Timely access to eye health treatments prevents or slows down vision loss
If people access the right treatment at the right time, they can either have more time to adapt to vision loss, or carry on with their lives. But each year, more people are going blind and losing their vision due to lags in accessing treatments. Eye health professionals care about providing the best eye health for New Zealanders, yet system level issues mean there is an overwhelming demand for these services. This could be resolved by working with eye health professionals to decide where to target extra funding, where it can improve systems and support the professionals to deliver timely eye health services.
Rapid access to support at the time of vision loss is essential if people are to maintain their confidence and independence.
People with newly diagnosed eye conditions should be told what support and services are available.
For example – Glasses loan scheme. Someone on a low income or benefit may not know about Work and Income’s glasses loan that helps with the cost of eye examinations and glasses. We know that currently people are falling through the gaps, and managing a deteriorating quality of life, before they access the right support and services. Systems for providing all people diagnosed with a vision threatening condition should be put in place to enable a rapid assessment of the needs of the individual, immediate advice and onward referral to appropriate health, social care, and consumer group support services.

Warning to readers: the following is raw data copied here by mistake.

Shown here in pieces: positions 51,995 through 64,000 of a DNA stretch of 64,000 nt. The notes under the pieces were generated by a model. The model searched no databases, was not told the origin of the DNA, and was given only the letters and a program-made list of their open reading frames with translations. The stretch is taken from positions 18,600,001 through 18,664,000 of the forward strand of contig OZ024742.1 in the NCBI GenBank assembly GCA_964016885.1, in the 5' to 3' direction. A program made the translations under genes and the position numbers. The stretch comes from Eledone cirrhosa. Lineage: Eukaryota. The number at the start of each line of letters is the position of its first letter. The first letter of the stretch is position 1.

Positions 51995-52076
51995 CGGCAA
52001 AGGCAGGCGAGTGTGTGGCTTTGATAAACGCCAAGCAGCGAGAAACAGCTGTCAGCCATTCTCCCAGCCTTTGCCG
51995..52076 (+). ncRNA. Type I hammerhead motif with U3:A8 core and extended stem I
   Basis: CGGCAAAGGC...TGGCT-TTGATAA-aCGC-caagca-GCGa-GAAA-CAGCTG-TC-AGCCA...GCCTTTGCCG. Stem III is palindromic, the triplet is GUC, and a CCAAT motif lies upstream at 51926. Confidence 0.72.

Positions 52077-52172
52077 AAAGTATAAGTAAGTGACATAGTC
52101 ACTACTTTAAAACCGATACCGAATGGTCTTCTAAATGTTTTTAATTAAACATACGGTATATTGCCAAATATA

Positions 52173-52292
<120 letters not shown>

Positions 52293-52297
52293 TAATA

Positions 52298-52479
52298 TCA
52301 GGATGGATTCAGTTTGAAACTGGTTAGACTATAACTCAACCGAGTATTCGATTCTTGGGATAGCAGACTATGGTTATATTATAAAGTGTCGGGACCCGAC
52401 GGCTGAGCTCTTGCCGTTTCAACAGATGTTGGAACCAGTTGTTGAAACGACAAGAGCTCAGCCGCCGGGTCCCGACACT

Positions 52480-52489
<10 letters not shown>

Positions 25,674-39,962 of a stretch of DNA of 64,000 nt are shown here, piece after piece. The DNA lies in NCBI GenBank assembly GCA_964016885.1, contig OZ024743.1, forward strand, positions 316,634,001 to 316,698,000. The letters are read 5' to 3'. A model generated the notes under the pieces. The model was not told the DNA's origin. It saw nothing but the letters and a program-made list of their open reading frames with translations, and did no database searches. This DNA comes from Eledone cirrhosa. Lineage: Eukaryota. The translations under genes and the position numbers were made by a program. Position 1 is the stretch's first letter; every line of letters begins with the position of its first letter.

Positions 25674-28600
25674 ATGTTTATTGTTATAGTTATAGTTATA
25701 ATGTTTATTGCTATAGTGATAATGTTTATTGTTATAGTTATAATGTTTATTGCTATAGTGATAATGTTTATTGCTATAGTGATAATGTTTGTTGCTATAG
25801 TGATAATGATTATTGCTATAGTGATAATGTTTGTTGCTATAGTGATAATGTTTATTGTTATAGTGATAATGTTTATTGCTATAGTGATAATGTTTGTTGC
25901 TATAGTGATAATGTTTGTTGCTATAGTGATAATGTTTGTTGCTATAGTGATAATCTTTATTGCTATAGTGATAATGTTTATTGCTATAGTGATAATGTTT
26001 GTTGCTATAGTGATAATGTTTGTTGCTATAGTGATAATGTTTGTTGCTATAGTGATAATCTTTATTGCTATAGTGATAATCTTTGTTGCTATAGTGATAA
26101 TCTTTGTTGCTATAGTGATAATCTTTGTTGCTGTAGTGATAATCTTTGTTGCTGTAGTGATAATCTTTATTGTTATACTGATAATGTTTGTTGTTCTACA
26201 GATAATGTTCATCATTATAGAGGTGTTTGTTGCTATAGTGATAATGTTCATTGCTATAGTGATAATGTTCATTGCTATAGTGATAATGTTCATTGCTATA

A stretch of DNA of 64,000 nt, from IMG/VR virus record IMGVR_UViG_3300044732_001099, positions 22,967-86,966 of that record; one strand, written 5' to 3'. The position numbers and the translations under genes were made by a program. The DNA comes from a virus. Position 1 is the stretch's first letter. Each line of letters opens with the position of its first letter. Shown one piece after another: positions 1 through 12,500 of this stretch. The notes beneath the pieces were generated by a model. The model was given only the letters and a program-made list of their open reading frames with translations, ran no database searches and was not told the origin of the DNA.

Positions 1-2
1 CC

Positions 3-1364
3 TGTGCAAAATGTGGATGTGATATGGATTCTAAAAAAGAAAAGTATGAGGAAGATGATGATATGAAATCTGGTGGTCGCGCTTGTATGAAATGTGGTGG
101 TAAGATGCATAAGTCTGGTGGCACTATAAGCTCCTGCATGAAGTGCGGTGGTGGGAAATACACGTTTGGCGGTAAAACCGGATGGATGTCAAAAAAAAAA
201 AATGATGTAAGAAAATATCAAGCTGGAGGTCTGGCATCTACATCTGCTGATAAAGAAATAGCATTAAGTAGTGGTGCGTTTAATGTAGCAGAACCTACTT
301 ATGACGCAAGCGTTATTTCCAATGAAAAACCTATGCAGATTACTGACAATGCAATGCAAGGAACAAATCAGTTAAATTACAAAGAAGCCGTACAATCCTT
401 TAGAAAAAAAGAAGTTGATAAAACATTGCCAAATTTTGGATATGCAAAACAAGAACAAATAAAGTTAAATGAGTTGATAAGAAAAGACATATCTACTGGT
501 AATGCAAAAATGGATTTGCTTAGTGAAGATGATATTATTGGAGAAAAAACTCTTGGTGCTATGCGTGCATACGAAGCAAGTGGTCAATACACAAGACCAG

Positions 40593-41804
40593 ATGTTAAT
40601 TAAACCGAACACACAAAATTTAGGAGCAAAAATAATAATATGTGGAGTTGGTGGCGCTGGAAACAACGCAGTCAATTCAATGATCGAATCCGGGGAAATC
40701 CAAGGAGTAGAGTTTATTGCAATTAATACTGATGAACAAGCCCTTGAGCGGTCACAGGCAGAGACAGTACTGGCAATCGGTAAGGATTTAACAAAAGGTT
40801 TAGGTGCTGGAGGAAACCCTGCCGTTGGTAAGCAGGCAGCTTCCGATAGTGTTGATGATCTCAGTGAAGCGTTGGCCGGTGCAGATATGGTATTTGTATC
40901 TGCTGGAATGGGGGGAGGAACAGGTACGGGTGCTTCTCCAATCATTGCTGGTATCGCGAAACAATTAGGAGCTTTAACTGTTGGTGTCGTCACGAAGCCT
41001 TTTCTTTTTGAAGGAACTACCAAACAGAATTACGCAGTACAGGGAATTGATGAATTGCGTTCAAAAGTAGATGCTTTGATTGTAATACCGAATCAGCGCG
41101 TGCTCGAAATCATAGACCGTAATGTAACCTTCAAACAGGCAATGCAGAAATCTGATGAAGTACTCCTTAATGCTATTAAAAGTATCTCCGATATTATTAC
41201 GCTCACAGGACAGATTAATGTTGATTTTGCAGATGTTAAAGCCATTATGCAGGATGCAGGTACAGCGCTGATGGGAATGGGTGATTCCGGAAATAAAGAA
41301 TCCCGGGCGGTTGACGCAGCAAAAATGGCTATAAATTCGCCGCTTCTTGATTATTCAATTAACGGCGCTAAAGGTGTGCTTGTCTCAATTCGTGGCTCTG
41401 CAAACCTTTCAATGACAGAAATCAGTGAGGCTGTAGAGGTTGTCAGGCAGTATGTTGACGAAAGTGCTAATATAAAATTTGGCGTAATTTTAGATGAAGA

When people experience vision loss, they should have timely and rapid access to rehabilitation and low vision services to help them learn to live with vision loss. Trained professionals deliver essential support services. Counselling supports people to come to terms with vision loss. Services like adaptive daily living training enable people to continue living independently. Habilitation teaches children to live with vision impairment at each stage of life. We know that currently many people experience a deteriorating quality of life because they do not access comprehensive vision rehabilitation services. Currently there are not enough trained professionals to deliver these services. Investing in rapid access to comprehensive vision rehabilitation could provide social returns on investment as high as $3 for every $1 invested.
Advocate for timely access to quality treatment services to prevent or slow down vision loss. Working with eye health professionals to inject funding and resources into the right treatments will remove existing backlogs, ensure timely access to treatments, and decrease avoidable vision loss in New Zealand.